Philips Brilliance 200W6CB review: Philips Brilliance 200W6CB

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CNET Editors' Rating

3 stars Good
  • Overall: 6.3
  • Design: 6.0
  • Features: 6.0
  • Performance: 7.0
  • Service and support: 6.0
  • Setup and ease of use: 5.0
Review Date:
Updated on:

The Good Good image quality; ready for IT-friendly asset-management software; built-in speakers.

The Bad Cannot pivot from Landscape to Portrait mode; difficult to adjust; only one downstream USB port; drab-looking design; optional asset-management software is expensive.

The Bottom Line The wide-screen Philips Brilliance 200W6CB display performs quite well and offers some useful extras (that will cost you extra), but other displays offer more flexibility in form and function.

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Philips Brilliance 200W6CB

The Philips Brilliance 200W6CB is a good performer and will fit well in a business office or at home, but it lacks the features and adjustability we've seen on other similarly priced wide-screen LCDs. To its credit, the Brilliance 200W6CB offers network-management software (though it costs an additional $650) that businesses will appreciate; and home users may benefit from the standalone speakers, which can play music without video input. If you need the network-management software and like the staid look of the monitor, its $699.99 asking price is fair. But for the same price, the HP f2105 offers better-sounding built-in speakers and better performance; for even less money, the Dell 2005FPW provides S-Video ports, a pivoting screen, and picture-in-picture functionality.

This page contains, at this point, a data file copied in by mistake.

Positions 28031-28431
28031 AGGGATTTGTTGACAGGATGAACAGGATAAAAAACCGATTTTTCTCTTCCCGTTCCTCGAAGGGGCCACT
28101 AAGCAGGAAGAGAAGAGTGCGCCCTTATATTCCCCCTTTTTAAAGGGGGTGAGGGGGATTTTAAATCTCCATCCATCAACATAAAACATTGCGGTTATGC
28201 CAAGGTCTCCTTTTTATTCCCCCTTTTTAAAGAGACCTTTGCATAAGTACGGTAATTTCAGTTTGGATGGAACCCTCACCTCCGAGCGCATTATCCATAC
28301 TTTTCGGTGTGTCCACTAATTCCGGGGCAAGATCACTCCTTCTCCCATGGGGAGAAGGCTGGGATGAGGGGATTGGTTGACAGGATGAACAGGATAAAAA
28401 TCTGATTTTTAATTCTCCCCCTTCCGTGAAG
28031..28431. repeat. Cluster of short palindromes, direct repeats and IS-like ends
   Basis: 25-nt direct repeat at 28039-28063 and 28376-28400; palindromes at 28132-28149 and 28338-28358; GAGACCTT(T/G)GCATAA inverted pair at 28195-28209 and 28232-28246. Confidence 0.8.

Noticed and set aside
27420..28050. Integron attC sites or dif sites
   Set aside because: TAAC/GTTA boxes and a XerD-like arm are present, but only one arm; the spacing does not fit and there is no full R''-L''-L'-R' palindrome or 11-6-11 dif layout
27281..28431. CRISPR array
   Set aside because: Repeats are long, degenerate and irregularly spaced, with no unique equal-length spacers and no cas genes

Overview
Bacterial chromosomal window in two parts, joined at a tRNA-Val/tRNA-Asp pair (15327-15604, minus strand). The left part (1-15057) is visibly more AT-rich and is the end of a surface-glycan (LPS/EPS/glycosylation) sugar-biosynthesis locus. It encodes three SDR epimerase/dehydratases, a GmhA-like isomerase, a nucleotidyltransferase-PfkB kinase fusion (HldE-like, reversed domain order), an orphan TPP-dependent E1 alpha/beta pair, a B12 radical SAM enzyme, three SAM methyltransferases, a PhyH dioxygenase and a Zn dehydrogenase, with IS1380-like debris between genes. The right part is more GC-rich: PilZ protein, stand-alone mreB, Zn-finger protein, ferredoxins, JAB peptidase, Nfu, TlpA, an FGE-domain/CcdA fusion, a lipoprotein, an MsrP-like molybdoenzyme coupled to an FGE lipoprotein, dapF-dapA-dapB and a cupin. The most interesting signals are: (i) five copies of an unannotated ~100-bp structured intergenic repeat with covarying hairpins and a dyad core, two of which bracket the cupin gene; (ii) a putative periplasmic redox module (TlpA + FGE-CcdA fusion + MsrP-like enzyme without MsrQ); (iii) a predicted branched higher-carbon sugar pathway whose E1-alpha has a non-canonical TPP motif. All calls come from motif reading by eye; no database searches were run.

In a product category where slick and space-age are the prevailing aesthetics, the Brilliance 200W6CB is a decidedly drab-looking display. Its matte-black bezel runs 0.75 inch wide along the top and sides and 2.5 inches wide along the bottom, where the decent-sounding 2-watt speakers are located. The display has a short, hinged neck and a round base, and its flexibility is fairly limited: you can't pivot it between Portrait and Landscape mode, and you can raise the panel only 2 inches. The hinges are very stiff, so making the few possible adjustments requires two hands and quite a bit of muscle. The display turns easily on a smooth surface thanks to a lazy-Susan-style disc built into the monitor's base. For $60, you can buy a special ergonomic base with a telescoping neck that adds 5 inches of height adjustment and a Landscape-to-Portrait pivot function.

The Brilliance 200W6CB offers an adequate array of ports for a monitor of this category, including digital and analog inputs, an upstream USB 2.0 port, a PC audio jack, and a headphone jack; given that it's a wide-screen monitor, we'd also like to see an S-Video input. Philips generously includes digital, analog, USB, and audio cables, and a Mac adapter is free upon request. On the back of the neck is a plastic panel that snaps off so that you can tuck all the cables neatly out of sight. Along the bezel's left edge sits one downstream USB port; in our opinion, that's at least one too few; most LCDs have at least two downstream ports, if not three or four.

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Where to Buy

Philips Brilliance 200W6CB

Part Number: 200W6CB/27 Released: Jul 18, 2005
Pricing is currently unavailable.

Quick Specifications See All

  • Release date Jul 18, 2005
  • Display Type LCD monitor / TFT active matrix
  • Interface DVI
  • Diagonal Size 20.1 in
  • Pixel Pitch 0.258 mm
  • Image Contrast Ratio 600:1
  • Image Aspect Ratio 16:10